Former Connacht prop Brett Wilkinson looking to impart knowledge gained from Irish rugby legends in HKCC role
The 33-year-old is looking to draw on experience of years at the top end of the game ahead of the Hong Kong Premiership’s season-opening Super Saturday
He comes armed with years of experience working alongside the likes of Irish rugby greats Paul O’Connell and Brian O’Driscoll and new HKCC coach Brett Wilkinson is ready to make his mark in Hong Kong.
Wilkinson, who is from South Africa, played 183 games for Connacht in the Pro 14 and is looking forward to leading his new side for the first time when they take on Bloomberg HK Scottish in the opening round of the Hong Kong Premiership on Saturday.
“It’s a new challenge for me, something completely new,” said 33-year-old, who replaces Kevin West at HKCC. “It’s going to take a bit of time to get to know all the systems and get to know my players.”
Signed as a project player while at the University of Cape Town, Wilkinson went on to play for Ireland A and spent years training with the national team.
“It’s frustrating in a way that I didn’t get capped, I played in an uncapped game against the Barbarians in 2012 and from that I made the tour to New Zealand but didn’t get a run,” he said.
“Although I didn’t get a full cap, I was always involved in Six Nations training camps and that sort of thing.
“The likes of Paul O’Connell, Brian O’Driscoll and Ronan O’Gara would just churn out performances week in, week out.
“When you’re in that environment and you see how they train, they train harder than anyone. They would always be doing extras.”
Wilkinson is looking to use his knowledge to drive a rebuilding HKCC back up the Premiership table and will likely work with the Hong Kong national side down the track.
“I’m looking to learn, grow and better myself, and get out of my comfort zone,” Wilkinson said.
“The goal is to get involved at national level and the opportunity to work with top quality coaches within the union [was a motivation behind the move to Hong Kong]. Hopefully I can pass my knowledge on as well.”
Wilkinson went straight into coaching when his playing career ended due to a ligament injury in his neck and comes to Hong Kong after leading Buccaneers RFC in the top division of the All-Ireland League.
He says he has no regrets about leaving South Africa to ply his trade in the country he now calls his second home.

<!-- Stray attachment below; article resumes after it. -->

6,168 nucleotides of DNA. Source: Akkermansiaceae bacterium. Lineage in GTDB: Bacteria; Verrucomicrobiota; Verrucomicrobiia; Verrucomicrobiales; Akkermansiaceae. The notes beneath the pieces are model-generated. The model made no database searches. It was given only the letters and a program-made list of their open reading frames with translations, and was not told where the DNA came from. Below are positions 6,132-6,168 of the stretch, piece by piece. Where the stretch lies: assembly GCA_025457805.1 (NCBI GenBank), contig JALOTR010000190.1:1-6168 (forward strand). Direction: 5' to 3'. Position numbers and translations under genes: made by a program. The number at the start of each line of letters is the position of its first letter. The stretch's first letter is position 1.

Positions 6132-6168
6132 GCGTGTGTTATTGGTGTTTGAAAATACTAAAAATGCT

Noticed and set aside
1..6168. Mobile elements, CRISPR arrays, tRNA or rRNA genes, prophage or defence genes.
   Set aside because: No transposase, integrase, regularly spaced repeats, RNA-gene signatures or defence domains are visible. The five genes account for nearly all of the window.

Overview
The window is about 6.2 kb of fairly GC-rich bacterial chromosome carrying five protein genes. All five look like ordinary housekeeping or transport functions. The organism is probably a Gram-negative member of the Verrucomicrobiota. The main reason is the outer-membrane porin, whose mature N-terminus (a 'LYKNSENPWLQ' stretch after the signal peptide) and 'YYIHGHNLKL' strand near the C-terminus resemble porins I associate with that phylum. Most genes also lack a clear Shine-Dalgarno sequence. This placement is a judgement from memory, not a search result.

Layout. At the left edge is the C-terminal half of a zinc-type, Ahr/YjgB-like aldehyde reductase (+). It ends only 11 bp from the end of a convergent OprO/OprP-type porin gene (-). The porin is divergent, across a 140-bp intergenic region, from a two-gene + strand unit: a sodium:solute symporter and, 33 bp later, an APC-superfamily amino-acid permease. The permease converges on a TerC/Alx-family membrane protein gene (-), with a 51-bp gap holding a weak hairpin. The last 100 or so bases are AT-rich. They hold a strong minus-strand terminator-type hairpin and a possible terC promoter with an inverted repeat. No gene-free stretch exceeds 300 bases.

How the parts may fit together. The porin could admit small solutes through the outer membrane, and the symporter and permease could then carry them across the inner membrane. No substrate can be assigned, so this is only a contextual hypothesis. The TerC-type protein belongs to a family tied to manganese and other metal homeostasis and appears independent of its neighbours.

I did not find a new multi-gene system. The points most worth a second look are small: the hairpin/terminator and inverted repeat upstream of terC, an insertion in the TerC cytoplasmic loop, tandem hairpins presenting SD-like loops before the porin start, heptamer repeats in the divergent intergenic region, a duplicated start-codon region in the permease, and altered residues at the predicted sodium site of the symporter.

“Representing Ireland was a proud moment, singing the Irish national anthem and realising I had come so far from Cape Town,” he said.
“The holy grail of European rugby is the Champions Cup so playing in that was great, we had to play Sarries [English powerhouses Saracens] away and if we won that we would have gone through to a quarter-final.”
A big fan of the revamped Top 14 that is featuring South African teams for the first time this season, Wilkinson just wishes their inclusion had come about a few years earlier: “It would have been really exciting to go home and play some rugby, my parents house is an hour away from Port Elizabeth where the Kings are playing.”
While he admits Saturday’s clash with Scottish is a step into the unknown, Wilkinson is positive about HKCC’s chances this year now that a disjointed 2016-17 campaign that saw coach Deacon Manu stand down on the eve of the season is behind them.
There has been plenty of player turnover, with star full back James Love, fly half Jason Kjestrup and Hong Kong veterans Alex and Tom McQueen among the outs.
Coming in are hooker Jak Lam from the Exeter Chiefs academy, Scottish midfielder Gair Currie, former Canterbury Sevens captain Lawrence Babe and the versatile Luke van der Smit, who has Currie Cup experience.
“To be honest, because I’m new I don’t know much about Scottish but chatting to players I’ve got a good bit of feedback,” he said.
“For me, it’s about concentrating on us and getting ourselves right, rather than someone else for this first game.”
Other matches on the season-opening Super Saturday at King’s Park see Societe Generale Valley meet Borrelli Walsh USRC Tigers and Natixis HKFC lock horns with Kowloon.